Technological Innovation in Agriculture: The Political Economy of Its Rate and Bias
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Permanent link to cite or share this item: http://hdl.handle.net/10947/1487
An examination of how non-market, institutional forces impinge upon market forces in determining relative prices and levels of investment in agricultural technology, and how they affect the rate and bias of technological change in agriculture. The paper explores the causes of underinvestment and variability of investment in agricultural research, and in relation to commodities, the bias for research on exportable, industrial, and urban-consumed crops and against food and subsistence crops. While the expansion of international agricultural research under the aegis of the CGIAR addressed this later bias, the authors found its research to be more effective in confronting problems of global food supply than in dealing with the problems of resource-poor producers. The proliferation of agricultural research institutions, both public and private, and the complementarities between them implied the need for greater research coordination, as well as greater involvement and participation by the users and beneficiaries of research products. The authors saw the need for greater coordination between economic policy and technology policy in guarding agricultural profits and incentives against the downward pressure of increased productivity on prices. Assuring that powerful groups would not unduly dominate the course of technology development required greater collaboration between natural and social scientists in setting research priorities. The paper concludes by suggesting the implications of these findings for CGIAR Centers, and their relationships with the national agricultural research systems on which they rely for signals of research demand. The first of the series CGIAR Study Papers, which together formed the CGIAR impact study of the 1980s. it was written by Alain de Janvry of the University of California at Berkeley, and Jean-Jacques Dethier of the World Bank.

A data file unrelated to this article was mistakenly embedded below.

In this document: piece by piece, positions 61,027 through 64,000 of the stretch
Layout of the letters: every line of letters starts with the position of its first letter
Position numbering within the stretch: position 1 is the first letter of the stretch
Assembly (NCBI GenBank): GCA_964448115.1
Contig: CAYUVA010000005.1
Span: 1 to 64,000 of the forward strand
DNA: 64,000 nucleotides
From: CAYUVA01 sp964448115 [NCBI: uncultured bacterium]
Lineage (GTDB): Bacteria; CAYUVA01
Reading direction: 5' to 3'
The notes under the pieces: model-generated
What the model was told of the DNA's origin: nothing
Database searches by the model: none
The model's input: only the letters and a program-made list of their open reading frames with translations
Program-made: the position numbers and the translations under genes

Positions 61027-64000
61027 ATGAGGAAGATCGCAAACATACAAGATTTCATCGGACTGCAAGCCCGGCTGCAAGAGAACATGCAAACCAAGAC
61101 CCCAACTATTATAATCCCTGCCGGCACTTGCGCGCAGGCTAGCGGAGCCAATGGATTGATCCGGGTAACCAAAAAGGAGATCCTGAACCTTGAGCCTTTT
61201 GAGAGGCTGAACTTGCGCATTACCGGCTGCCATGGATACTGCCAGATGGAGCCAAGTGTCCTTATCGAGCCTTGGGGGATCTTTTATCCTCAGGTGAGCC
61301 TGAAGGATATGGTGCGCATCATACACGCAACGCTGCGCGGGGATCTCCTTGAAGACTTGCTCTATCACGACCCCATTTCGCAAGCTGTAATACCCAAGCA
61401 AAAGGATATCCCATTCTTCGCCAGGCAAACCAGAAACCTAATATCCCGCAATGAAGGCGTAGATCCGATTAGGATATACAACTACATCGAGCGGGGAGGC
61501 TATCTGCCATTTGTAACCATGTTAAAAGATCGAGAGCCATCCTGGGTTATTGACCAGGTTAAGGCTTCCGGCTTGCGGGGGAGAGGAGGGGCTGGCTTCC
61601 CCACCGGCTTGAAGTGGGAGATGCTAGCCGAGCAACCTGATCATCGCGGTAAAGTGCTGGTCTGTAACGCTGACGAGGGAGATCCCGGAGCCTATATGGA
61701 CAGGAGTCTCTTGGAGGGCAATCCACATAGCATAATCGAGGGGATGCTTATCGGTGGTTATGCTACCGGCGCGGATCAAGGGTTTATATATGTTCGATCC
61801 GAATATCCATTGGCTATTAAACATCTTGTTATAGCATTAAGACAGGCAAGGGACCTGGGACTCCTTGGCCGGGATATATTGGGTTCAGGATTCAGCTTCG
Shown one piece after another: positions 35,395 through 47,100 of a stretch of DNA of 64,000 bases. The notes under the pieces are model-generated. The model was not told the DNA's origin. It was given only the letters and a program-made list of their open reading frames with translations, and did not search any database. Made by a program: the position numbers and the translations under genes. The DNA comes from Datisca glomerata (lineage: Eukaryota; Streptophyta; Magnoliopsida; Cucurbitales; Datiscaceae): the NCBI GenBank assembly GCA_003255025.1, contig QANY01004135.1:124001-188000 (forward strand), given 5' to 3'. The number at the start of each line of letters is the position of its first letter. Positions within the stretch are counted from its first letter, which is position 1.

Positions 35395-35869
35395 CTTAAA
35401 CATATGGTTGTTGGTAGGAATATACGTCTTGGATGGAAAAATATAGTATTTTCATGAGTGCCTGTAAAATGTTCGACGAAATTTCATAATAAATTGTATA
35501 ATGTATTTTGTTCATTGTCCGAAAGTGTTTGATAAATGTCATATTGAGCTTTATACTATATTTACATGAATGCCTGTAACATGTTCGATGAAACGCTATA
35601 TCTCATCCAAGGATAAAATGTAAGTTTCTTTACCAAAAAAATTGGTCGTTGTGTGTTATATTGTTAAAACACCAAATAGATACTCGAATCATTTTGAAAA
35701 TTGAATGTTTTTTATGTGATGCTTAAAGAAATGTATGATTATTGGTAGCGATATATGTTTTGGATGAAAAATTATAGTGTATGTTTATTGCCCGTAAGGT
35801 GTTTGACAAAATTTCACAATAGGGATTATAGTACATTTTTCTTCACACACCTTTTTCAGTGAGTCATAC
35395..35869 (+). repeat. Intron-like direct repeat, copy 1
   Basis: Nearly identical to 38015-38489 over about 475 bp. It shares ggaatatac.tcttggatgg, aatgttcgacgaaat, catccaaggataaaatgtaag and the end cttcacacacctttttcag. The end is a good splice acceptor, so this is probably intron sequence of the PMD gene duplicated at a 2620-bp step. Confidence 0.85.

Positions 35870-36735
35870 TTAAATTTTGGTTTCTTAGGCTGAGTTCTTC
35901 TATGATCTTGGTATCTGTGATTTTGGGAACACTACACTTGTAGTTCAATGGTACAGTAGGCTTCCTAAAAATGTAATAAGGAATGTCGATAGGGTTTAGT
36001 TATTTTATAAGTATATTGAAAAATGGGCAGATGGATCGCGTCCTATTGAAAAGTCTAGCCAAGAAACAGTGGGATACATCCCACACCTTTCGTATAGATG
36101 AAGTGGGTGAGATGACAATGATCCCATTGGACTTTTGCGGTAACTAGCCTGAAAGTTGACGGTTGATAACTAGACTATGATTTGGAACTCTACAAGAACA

- CGIAR Study Papers